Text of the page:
that there is no other warrant for their existence than may
be found in their power to contribute, either to the safe and
comfortable maintenance of human life, or to the further
progress of the human mind in knowledge, power, reason-
ableness, and moral perfection.

The scientific description of society, however, not only
reveals the relativity of all our social arrangements — and
thereby enables us roughly to estimate the comparative impor-
tance of means and ends — but also reveals to us the condi-
tions under which the different means in use are effectively
combined for the promotion of the ends in view. In saying
this, I mean to afiBrm more than is ordinarily implied in
the remark that human institutions have become what they
now are through a process of historical evolution, and there-


fore cannot be instantly made over or recombined. I mean
to affirm that all social institutions are related in a definite
way to the fundamental social fact of like-mindedness, and
that all criticism of social values must proceed with due ref-
erence to this condition.

To make this point clear, I will attempt to indicate to you
how three social values that greatly occupy the modern mind
are related to the phenomenon of like-mindedness. The watch-
words of democracy are, "liberty," "equality," and "frater-
nity." It was the assumption of the revolutionists of France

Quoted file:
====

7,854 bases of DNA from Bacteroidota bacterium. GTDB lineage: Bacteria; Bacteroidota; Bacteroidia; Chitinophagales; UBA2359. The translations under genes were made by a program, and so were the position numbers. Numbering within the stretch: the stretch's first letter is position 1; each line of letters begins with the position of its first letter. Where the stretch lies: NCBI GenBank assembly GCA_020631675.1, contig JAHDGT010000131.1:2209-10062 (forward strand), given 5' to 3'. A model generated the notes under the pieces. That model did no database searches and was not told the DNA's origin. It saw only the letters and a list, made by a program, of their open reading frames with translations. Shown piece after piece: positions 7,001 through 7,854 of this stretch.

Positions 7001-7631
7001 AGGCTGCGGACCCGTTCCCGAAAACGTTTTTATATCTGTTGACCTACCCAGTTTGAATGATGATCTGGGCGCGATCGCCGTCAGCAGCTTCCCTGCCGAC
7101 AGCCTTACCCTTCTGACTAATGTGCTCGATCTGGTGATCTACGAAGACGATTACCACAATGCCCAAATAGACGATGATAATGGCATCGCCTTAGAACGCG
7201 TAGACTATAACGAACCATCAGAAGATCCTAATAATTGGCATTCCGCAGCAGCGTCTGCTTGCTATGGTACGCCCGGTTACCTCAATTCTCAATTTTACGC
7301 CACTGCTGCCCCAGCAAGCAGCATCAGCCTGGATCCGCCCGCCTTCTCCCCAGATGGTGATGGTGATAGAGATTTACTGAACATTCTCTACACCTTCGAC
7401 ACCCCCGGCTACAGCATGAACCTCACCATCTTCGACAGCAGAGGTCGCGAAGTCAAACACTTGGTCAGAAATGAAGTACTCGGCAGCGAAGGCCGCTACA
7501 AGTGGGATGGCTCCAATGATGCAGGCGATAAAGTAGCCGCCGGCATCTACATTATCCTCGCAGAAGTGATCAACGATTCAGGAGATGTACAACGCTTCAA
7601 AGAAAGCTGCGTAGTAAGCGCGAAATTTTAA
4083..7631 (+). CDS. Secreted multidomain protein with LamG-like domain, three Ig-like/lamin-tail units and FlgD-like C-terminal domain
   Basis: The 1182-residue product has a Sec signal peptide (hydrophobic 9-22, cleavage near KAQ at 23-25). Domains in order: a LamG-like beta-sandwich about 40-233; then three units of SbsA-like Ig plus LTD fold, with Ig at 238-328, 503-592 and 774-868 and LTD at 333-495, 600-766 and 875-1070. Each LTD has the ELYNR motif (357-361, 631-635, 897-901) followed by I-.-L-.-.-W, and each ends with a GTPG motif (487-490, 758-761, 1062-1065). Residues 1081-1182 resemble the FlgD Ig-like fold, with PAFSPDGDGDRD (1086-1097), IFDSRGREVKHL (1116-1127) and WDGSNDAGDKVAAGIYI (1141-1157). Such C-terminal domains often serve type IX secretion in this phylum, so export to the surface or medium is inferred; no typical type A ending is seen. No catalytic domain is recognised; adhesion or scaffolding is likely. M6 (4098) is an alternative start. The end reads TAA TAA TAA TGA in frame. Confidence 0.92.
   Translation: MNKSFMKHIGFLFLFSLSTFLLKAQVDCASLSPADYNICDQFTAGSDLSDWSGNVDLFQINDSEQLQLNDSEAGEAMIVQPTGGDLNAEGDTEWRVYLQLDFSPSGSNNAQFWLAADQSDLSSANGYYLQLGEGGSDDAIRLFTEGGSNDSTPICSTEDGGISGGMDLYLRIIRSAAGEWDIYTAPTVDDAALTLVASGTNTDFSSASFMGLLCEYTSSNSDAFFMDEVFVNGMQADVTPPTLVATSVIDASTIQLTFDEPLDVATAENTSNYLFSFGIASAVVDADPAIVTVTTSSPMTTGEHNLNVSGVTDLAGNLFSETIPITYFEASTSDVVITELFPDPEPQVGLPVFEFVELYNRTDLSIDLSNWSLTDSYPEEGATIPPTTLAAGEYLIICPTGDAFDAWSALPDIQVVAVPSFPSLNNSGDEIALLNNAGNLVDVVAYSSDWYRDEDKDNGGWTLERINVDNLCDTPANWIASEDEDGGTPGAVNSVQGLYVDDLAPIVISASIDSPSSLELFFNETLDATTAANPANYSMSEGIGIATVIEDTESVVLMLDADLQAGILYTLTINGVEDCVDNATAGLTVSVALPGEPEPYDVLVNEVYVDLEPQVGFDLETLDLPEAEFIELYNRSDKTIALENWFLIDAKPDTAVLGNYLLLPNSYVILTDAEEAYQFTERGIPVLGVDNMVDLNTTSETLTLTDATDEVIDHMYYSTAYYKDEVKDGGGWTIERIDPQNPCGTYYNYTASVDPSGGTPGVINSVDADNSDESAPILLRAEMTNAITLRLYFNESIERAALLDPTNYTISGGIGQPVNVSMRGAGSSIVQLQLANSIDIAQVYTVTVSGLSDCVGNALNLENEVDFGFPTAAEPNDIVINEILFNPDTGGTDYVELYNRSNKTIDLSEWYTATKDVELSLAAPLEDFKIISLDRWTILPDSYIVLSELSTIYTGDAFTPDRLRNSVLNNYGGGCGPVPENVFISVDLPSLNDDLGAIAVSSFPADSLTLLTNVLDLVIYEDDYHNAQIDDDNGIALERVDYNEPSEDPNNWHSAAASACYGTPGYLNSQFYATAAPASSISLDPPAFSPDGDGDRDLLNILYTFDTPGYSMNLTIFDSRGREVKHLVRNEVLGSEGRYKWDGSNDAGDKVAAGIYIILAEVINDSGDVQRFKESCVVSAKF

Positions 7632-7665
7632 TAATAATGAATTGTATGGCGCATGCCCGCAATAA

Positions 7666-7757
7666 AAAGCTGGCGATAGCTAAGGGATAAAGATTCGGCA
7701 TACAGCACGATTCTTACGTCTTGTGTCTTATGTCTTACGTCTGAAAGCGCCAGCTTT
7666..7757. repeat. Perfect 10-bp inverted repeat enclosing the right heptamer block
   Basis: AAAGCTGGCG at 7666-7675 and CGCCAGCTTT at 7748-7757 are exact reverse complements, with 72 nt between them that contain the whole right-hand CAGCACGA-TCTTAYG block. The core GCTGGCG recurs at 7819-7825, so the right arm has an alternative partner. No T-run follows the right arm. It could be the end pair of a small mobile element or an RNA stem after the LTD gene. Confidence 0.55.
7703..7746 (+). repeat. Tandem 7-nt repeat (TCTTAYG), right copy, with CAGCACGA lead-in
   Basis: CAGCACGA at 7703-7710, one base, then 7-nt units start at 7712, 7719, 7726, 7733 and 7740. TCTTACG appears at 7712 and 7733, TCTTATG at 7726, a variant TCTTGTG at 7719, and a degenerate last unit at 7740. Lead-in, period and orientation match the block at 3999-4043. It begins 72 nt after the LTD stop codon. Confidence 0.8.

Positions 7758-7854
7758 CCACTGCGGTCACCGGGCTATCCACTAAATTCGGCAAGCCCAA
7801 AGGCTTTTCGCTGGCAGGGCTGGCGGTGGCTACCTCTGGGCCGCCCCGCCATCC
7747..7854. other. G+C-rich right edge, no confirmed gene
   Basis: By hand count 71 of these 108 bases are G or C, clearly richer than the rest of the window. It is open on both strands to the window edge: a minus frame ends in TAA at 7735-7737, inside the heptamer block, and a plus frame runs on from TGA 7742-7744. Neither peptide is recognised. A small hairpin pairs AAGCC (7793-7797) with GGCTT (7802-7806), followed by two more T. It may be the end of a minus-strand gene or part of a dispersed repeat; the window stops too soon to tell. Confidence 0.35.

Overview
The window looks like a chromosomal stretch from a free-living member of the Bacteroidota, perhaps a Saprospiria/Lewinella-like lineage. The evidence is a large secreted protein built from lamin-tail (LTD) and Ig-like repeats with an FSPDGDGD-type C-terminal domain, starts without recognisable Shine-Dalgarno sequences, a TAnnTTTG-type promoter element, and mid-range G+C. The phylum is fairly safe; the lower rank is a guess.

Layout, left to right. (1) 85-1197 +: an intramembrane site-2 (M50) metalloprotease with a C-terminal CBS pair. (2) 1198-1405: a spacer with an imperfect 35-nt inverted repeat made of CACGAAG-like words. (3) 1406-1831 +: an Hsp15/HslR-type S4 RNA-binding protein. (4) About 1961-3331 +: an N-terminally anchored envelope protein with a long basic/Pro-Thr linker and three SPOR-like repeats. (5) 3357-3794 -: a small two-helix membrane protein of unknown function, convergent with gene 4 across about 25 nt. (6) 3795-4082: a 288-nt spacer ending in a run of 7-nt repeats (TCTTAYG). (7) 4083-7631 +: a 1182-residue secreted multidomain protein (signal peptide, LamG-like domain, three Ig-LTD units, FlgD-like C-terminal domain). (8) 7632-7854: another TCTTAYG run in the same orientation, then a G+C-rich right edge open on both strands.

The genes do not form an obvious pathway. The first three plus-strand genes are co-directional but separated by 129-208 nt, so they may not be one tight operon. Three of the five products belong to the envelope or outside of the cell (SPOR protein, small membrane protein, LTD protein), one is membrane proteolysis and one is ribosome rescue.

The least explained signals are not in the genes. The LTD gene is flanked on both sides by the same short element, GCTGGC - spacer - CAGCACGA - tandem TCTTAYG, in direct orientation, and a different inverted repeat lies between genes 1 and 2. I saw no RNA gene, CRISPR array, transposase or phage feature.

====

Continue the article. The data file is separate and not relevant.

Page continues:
that the ideals for which these three words stand could all be
simultaneously realized, and the same assumption is made by
social democrats to-day. But critical thinkers, like Sir James
Fitzjames Stephen have attempted to prove that these ideals
are fundamentally irreconcilable. If liberty exists, they say,
men will develop unequally, and will overthrow any artificial
equality of social conditions. If equality is maintained, lib-
erty must be sacrificed. What, now, are the observed facts ?
Do we actually sometimes see the coexistence of liberty,
equality, and fraternity? Do we actually sometimes see the
sacrifice of one of these conditions, in the attempt to maintain
another? And if sometimes the three conditions do coexist,
while at other times they do not, what are the circumstances
that may be observed in each case ? Actually, there have
been innumerable small democracies here and there, and
innumerable religious societies and fraternal organizations,
in which all three of these democratic ideals have, at the
same time, been fairly well realized. We are speaking now,
of course, of relative, and not absolute, conditions ; for no sane
man has ever dreamed of absolute equality or of absolute lib-
erty. He has dreamed only of a social state in which the
approximation to equality and to liberty should be sufficiently
great to outweigh the inequalities and restraints. That this
condition was actually realized in most of the towns and
villages of our American commonwealths, from the adoption
of the Federal Constitution down to the beginning of the
Civil War, I suppose no well-informed American will deny.
That it is on the whole true of Republican France to-day, is


the judgment of the most careful observers. That it has
always been true of certain ecclesiastical organizations, — for
example, the Congregationalists, the Unitarians, the Uni-
versalists, and the Society of Friends, — is equally beyond
dispute. On the other hand, it is obviously not true at the
present time of our larger American cities ; and it has never
been true of such ecclesiastical organizations as the Roman